- It’s been a head-spinning 24 hours in the news cycle, particularly for investors in the scorching-hot cannabis sector.
- While cannabis bulls cheered Attorney General Jeff Sessions stepping down – and Rep. Pete Sessions’ loss – they said the federal government needs to clarify rules around banking in the industry before big institutions jump in and the market really opens up.
- That being said, the last 24 hours “is the first time I see the light at the end of the tunnel,” a cannabis CEO told Business Insider.
It’s been a head-spinning 24 hours in the news cycle, particularly for investors in the scorching-hot, but often volatile, cannabis sector.
In the last day or so, Michigan became the first state in the Midwest to legalize marijuana. Bright-red Utah and Missouri voted on legalizing marijuana. And two of the most anti-marijuana politicians in Washington, Rep. Pete Sessions, and Attorney General Jeff Sessions, were kicked to the curb.
On top of all that, Canadian marijuana producer Tilray’s stock gained over 30% immediately after Sessions announced he was stepping down on Wednesday, which boosted the entire North American Marijuana Index by over 15%.
“The market’s ripping right now,” said Morgan Paxhia, a managing partner at the San Francisco-based Poseidon Asset Management.
What that shows, Paxhia said, is “how much investor demand is out there relative to what they’re able to buy.” Tilray, as a Canadian operator, won’t necessarily directly benefit from a US attorney general with a more marijuana-friendly stance.
Read more: Marijuana companies are using a ‘backdoor’ strategy to tap the public markets – and it’s fueling an M&A boom
“It’s just a stock they [investors] can play to feel like they’re getting exposure to the cannabis movement,” Paxhia said.
To Todd Harrison, the founding partner of CB1 Capital, a cannabis-focused hedge fund, these huge swings in the cannabis sector are just a sign of “shaking out the weak hands,” and putting the shares in “firmer accounts.”
All this has led the many cannabis bulls to predict that there will be some federal movement on marijuana legalization – or at least to allow cannabis companies to access regular banking services – in the near future.
Paul Rosen, the CEO of Tidal Royalty, a Toronto-based firm that provides financing to US cannabis firms, said pending legislation like the bipartisan STATES Act – co-sponsored by Sens. Elizabeth Warren and Cory Gardner – is the most likely path for the federal government to clarify its position on the current patchwork of state-legal cannabis industries.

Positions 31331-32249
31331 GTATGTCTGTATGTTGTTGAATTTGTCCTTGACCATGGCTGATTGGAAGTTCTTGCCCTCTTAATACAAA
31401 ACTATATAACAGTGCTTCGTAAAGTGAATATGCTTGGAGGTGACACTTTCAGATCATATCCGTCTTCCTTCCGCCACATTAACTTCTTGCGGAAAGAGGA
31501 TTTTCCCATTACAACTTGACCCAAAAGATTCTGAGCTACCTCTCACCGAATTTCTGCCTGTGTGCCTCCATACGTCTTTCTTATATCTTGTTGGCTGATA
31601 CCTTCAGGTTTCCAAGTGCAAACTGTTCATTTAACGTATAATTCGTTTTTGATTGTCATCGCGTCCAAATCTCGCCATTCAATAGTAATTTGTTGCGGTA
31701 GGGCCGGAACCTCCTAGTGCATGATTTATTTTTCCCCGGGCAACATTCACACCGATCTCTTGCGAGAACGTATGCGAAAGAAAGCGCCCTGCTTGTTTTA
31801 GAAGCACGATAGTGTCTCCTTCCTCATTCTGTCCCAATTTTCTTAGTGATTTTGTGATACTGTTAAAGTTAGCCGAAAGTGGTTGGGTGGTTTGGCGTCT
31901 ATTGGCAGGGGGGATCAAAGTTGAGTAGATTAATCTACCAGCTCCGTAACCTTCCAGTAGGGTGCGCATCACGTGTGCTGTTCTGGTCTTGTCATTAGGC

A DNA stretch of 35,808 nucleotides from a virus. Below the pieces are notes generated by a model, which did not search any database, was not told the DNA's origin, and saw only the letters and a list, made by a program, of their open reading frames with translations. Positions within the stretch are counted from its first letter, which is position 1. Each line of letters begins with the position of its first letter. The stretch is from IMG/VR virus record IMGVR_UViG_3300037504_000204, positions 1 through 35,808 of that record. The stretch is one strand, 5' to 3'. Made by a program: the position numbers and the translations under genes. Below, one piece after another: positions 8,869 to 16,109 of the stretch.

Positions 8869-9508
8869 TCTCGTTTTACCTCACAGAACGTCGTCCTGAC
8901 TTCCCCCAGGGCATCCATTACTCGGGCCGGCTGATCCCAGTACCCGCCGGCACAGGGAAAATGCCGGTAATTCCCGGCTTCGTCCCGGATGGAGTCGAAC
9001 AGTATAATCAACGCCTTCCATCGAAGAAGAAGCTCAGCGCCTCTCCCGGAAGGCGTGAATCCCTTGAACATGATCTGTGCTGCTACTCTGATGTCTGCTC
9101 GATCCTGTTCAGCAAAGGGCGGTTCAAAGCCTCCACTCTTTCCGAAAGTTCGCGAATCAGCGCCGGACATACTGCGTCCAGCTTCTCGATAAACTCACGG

If passed, the STATES Act would exempt states that have legalized marijuana from the Controlled Substances Act, effectively removing the ongoing conflict between state and federal law. The Act would also clarify rules around banking and tax deductions, allowing cannabis to operate like any other industry.
And this, said Brady Cobb, an attorney and the CEO of SOL Global Investments, is what would finally let big institutions – like BlackRock and Goldman Sachs – to “jump headlong” into the US cannabis operators.
“This is the first time I see the light at the end of the tunnel,” Cobb said.
Read more: A competitor is emerging to challenge the marijuana retail chain dominating the industry, and it just closed a $640 million acquisition
While Sessions stepping down was “positive on the margin,” Harrison said clarity around banking rules is the more “meaningful catalyst” for the cannabis industry.
“The bulls are training their ears on that,” Harrison said.
For its part, BlackRock’s president, Rob Kapito, said last week his firm “will be investing” in the cannabis industry, but because most bank custodians won’t clear cannabis stocks, they’d have to wait.
The first likely targets for institutional investors, according to Paxhia, are the billion-dollar retail cannabis companies that operate in multiple state markets, like MedMen and iAnthus, known in the industry as multi-state operators.
Big institutions are “stuck with the law of large numbers,” Paxhia said. They have to focus on deals worth hundreds of millions that will actually “move the needle” on their balance sheets, he added.
“Otherwise, what’s the point in terms of risk?” Paxhia said. “It’s a headache for compliance.”
And to most investors in the space, it’s still early innings for the cannabis industry.
“In the context of 30,000 years of humanity’s relationship with cannabis, 90 years of propaganda is like a pimple on an elephant’s ass,” Harrison said. “The best catalysts are still in front of us.”
Source: Business Insider
To Read Our Daily News Updates, Please Visit Inventiva Or Subscribe Our Newsletter & Push.